Every May, we hear countless parents asking, "What can we work on during the summer to stay on track?" We tell our parents to take them to the public library. As teachers, we know the importance of literacy and how much our primary kiddos need as much exposure as possible.
Here's a few tips to help your students take an active role in reading.
Libraries aren't what they used to be....I beg, I mean encourage, my students to visit our amazing public library during the summer.
Most communities offer special library programming for children during the summer months.
And the cost of participating in public library programs cannot be beat. Free!
If you live outside of an area served by a public library, check with the librarian to see if students and teachers can get free library cards. Many times, the answer is yes.
My sweeties feel all grown up when they have a public library card.
In my community, the public library offers books, DVDs, games, computers, board games, programming and popcorn on Tuesdays for children.
And there is a cute little coffee shop inside.
This is NOT your grandmother’s public library.
Let's Talk About It!Library time and books are also the best way to address speech and language skills during the summer. Books are rich in wonderful language and lots of speech sounds. For children working on articulation, point out words with their speech sounds and model the sounds. For example, if your child is working on the /r/ sound and chooses the book “The Sunflower House”, caretakers can say, “Oh, sunflower!” That has your /r/ sound. Sunflower.” By putting emphasis on the target sound, the child still hears correct production but isn’t frustrated by saying it incorrectly.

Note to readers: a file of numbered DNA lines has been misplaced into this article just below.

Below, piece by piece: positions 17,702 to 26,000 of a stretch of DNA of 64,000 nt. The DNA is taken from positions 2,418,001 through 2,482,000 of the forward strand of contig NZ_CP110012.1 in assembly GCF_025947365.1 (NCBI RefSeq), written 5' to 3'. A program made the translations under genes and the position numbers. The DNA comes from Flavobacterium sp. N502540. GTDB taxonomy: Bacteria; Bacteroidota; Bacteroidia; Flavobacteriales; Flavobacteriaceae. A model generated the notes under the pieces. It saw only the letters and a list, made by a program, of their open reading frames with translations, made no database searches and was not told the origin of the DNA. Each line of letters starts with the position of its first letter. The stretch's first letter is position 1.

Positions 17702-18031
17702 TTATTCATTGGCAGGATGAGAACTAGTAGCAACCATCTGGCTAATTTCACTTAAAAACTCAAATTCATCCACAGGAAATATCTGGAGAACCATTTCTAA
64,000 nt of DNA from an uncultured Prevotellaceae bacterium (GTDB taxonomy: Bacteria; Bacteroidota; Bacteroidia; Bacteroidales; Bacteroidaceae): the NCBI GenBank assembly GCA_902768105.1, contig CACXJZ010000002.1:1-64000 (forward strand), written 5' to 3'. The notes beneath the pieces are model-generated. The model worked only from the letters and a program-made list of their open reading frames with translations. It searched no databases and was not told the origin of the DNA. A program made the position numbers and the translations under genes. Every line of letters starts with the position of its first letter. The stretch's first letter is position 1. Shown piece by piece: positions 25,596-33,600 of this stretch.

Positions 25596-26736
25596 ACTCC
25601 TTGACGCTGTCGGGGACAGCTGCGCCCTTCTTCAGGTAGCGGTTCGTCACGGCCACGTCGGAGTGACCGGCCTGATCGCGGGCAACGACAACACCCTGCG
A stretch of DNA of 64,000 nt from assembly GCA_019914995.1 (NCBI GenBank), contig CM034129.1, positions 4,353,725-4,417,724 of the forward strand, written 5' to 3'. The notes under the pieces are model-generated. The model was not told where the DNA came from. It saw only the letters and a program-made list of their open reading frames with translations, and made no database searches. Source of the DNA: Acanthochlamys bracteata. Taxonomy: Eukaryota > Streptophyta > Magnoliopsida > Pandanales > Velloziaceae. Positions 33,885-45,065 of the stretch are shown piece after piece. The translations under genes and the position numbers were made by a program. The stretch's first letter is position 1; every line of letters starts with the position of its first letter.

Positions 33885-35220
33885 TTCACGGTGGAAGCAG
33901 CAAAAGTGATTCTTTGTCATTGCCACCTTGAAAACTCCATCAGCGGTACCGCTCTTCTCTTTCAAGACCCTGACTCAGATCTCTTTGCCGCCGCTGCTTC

For children working on language, book discussions are wonderful. Talk about what the book is about, who the characters are, where the setting is, problems, solutions - the list is endless. Also, talk about each picture and what it shows. Try to increase the child’s statement by one word or phrase. For example, if the child says “dog”, respond with “dog running”. If the child says, “The dog is running”, respond with “The dog is running after the ball.” By taking what the child says and adding to it, you are validating and increasing language.
We went to the library.... Now What?!?A few months ago, I was introduced to an app called ChatterPix Kids and I absolutely love it! After your kiddos go on an adventure to the library, they could use the app to practice voice, fluency, retelling, character analysis, etc... The possibilities are truly endless. After you download the free app, kiddos can take a picture of a character, draw a line for a mouth, and record their own voice. My kindergarten students had a blast using this app and it's a perfect informal assessment. ChatterPix Kids could be an easy tool to use during the summer months to keep kiddos engaged and practice their reading skills without them even realizing it!
We hope these tips will deepen your students' love of reading and help stray away from regression.